The authors thus examine the relationships between the death of a partner and the economic security of surviving older adults in the pre-pandemic and pandemic periods, spanning 2017 to 2021. They do so utilizing a “unique panel dataset” that combines individual-level administrative wage data and detailed financial information.

The authors find a significant increase in missed debt payments and persistent decline in credit scores following the death of a partner, especially among vulnerable older adults.

2. Retirement Expectations vs. Reality: Factors That Impact Retirement Decisions

Among the authors of this analysis are Zhikun Liu, of MissionSquare Retirement, and David Blanchett, of PGIM.

The authors use a dataset consisting of results from Prudential’s annual financial wellness survey and the University of Michigan Health and Retirement Study. Their work demonstrates that, although there is generally a natural upward trend for older Americans to progressively delay their expected retirement, this trend has no statistically significant relationship with the COVID-19 pandemic.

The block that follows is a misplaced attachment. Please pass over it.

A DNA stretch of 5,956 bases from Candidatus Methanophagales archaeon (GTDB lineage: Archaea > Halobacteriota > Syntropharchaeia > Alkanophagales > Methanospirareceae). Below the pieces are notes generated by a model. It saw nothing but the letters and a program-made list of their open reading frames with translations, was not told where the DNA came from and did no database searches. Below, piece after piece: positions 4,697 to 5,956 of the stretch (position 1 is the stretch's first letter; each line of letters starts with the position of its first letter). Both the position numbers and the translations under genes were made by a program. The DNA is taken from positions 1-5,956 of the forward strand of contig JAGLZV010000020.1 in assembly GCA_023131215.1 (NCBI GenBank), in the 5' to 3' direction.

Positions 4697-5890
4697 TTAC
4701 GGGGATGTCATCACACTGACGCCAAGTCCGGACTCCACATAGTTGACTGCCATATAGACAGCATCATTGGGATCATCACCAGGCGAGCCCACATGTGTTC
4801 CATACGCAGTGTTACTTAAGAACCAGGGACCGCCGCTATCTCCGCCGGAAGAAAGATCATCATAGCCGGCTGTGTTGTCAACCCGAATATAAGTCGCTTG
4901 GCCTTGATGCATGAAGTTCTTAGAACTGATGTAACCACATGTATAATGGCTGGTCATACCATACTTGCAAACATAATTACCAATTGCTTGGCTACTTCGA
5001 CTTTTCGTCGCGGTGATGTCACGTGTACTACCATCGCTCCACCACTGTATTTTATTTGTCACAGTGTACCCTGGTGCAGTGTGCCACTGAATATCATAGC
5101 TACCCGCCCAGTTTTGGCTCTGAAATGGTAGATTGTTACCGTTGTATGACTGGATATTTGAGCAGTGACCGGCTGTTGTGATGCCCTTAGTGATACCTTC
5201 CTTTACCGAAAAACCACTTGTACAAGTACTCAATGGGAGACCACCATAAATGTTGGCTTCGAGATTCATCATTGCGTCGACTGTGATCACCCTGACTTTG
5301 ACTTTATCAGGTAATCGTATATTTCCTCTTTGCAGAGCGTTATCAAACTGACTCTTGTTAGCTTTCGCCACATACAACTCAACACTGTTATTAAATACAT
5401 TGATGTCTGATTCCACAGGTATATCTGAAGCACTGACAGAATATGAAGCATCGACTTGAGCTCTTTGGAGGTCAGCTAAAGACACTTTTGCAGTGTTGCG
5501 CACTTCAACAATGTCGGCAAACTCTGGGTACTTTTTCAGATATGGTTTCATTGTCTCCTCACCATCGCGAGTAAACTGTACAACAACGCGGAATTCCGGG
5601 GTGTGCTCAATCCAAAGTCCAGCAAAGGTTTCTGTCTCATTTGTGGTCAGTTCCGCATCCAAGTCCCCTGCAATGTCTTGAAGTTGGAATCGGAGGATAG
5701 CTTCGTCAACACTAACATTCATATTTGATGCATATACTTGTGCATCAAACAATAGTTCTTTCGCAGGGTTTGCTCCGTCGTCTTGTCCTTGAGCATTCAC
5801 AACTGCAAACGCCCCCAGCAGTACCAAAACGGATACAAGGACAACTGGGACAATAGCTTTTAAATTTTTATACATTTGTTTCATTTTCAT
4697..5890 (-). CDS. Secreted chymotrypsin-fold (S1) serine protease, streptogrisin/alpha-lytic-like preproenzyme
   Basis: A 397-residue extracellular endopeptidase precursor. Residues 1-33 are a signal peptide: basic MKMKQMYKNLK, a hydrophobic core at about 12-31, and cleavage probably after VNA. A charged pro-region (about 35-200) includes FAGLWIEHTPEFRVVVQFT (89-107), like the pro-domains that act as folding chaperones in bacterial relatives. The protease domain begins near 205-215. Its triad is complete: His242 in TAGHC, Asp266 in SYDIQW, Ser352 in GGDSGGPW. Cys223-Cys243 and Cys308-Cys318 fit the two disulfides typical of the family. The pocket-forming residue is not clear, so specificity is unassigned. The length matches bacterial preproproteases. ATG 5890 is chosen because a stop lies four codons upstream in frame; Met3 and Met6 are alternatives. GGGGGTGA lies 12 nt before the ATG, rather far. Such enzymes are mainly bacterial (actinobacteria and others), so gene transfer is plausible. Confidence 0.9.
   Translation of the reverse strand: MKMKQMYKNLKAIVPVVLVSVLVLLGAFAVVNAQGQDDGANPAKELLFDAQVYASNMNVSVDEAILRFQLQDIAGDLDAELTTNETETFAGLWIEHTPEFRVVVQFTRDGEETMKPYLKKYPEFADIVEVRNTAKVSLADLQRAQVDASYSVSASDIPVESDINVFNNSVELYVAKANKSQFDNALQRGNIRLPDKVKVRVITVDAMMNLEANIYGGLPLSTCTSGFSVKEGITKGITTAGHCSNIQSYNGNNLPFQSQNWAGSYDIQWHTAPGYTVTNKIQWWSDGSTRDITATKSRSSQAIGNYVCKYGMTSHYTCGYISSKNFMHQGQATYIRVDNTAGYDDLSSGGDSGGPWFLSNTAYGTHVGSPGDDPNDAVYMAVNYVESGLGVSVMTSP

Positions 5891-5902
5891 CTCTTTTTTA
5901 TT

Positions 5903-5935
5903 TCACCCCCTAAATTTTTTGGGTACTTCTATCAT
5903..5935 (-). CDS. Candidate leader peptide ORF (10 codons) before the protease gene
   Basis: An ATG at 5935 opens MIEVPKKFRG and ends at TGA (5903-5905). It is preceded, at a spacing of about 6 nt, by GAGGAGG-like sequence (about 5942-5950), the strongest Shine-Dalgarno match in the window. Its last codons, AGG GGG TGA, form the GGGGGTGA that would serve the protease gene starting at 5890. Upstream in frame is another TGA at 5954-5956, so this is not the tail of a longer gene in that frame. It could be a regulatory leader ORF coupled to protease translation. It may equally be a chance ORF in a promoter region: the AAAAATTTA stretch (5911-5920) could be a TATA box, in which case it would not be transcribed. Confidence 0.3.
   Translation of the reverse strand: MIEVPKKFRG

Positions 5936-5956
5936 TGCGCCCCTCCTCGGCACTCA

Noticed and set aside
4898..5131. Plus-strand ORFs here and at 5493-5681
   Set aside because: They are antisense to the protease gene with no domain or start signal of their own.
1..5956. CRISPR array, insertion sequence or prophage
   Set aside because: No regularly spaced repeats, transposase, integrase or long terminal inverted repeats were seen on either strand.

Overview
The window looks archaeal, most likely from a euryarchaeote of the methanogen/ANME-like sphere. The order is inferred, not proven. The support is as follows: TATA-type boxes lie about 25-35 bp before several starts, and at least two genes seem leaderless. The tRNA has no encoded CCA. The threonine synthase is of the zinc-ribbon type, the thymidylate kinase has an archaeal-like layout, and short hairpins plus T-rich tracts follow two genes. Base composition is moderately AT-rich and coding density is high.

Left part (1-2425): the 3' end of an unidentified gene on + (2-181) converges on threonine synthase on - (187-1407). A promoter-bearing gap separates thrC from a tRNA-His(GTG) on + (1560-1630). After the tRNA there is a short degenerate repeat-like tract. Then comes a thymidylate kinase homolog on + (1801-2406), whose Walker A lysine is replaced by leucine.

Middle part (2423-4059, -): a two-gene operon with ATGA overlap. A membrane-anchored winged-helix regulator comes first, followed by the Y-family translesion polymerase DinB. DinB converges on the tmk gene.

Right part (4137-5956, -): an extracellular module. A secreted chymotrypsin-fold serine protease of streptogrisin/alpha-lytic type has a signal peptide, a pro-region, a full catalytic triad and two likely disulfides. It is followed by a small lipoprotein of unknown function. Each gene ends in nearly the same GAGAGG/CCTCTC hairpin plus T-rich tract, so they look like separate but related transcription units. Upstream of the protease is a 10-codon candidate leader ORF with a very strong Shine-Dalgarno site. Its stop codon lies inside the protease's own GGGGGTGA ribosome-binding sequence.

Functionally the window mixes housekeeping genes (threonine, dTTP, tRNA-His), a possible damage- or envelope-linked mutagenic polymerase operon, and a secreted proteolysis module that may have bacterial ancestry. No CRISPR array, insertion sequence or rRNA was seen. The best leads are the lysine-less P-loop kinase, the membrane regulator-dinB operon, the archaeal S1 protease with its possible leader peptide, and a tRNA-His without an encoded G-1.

According to the authors, the distribution of older Americans’ expected retirement ages is “bimodal,” often centered around two Social Security Benefit claiming ages — the early retirement age and full retirement age.

The authors further show that Americans’ actual retirement ages are more likely to follow a left-skewed (retire earlier) distribution. They also analyze the most significant factors that influence retirement decisions relative to expectations, including health status, wealth status, mortality expectations and more.

3. Measures and Drivers of Financial Well-Being

This paper was put together by two researchers at Colorado State University, and it seeks to investigate the “drivers through which individuals attain financial well-being across its different dimensions,” including subjective retirement preparedness.

As the authors emphasize, data shows financial planners who aim to improve their clients’ sense of financial well-being need a nuanced understanding of factors contributing to these measures.